Despite market projections for PC declines, it remains a large market and one that is at the very beginning of what we expect to be broad adoption of advanced voice capability. In particular, inclusion of voice services in Ultrabook PCs as well as connected standby models is driving significant demand for our ASR assist capability which is essential to dependable voice service performance. We are confident this market holds significant revenue opportunity for audience.

In summary, we are excited about the strong start to 2013 and believe we are well-positioned to exceed our plan for this year and beyond. Our unique technology offering and focused efforts are being validated around the world. And our diversification strategy is creating a strong foundation for long-term growth; as it becomes increasingly clear that advance voice represents the next wave of [interphase] across numerous consumer platforms.

With that, I would like now to turn the call over to Kevin for a review of the Q1 financials and forward guidance.

Kevin Palatnik

Thank you Peter and good afternoon everyone. Today, I will first summarize Q1 2013 financial results then move to the outlook for Q2 2013. I’ll discuss primarily non-GAAP results and ask that you refer to today’s press release for detailed reconciliation between GAAP and non-GAAP financial results. The non-GAAP adjustments relate primarily to stock-based compensation expense, voluntary valuation expense and achievement of non-cash rent expense.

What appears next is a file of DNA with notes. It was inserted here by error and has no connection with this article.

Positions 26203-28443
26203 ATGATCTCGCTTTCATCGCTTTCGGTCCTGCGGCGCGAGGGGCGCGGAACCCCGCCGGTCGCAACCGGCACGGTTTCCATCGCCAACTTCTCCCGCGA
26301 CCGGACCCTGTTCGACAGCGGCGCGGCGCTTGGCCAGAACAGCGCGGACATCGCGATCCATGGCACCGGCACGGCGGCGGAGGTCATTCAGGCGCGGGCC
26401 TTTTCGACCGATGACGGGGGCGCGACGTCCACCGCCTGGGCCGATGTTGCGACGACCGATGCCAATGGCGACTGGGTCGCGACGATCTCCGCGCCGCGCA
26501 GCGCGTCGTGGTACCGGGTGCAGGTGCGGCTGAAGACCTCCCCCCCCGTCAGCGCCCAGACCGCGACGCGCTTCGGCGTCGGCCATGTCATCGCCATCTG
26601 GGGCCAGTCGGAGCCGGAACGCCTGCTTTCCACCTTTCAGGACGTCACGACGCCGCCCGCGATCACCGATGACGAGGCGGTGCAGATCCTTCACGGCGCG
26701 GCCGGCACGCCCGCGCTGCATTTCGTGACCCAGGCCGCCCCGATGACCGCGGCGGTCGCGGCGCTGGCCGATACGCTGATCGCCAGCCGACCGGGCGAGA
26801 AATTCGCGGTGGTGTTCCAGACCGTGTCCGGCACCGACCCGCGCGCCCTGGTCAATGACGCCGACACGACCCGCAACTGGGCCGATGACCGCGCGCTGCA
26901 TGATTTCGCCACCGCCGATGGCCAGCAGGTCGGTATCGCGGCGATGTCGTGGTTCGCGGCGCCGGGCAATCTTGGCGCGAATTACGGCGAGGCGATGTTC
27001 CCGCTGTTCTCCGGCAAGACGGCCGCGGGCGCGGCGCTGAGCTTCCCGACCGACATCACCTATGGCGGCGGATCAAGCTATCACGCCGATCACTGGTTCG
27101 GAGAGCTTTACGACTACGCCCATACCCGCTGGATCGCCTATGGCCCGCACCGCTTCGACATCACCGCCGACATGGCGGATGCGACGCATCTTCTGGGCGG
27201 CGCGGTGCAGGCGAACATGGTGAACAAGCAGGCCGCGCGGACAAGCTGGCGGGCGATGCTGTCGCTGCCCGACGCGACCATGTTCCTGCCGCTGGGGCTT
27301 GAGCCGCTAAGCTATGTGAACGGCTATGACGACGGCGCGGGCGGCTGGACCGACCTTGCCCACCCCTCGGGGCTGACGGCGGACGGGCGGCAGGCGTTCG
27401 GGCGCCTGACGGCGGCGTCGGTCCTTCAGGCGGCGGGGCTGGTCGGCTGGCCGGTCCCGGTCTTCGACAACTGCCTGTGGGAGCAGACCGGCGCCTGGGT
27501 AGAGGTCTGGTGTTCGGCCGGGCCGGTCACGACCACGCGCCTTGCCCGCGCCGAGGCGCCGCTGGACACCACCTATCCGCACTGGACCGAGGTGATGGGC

Q1 2013 results for the company’s key operating metrics were total revenue of $47.2 million, non-GAAP gross margin of 54.2% and non-GAAP operating margin of 15.4%. In Q1, GAAP net income was $4.6 million; this amounts to $0.27 per diluted share based on weighted average shares outstanding of 23.3 million. That compares with GAAP net income of $4.2 million or $0.16 per diluted share based on weighted average shares outstanding of 3.8 million in the same period in 2012.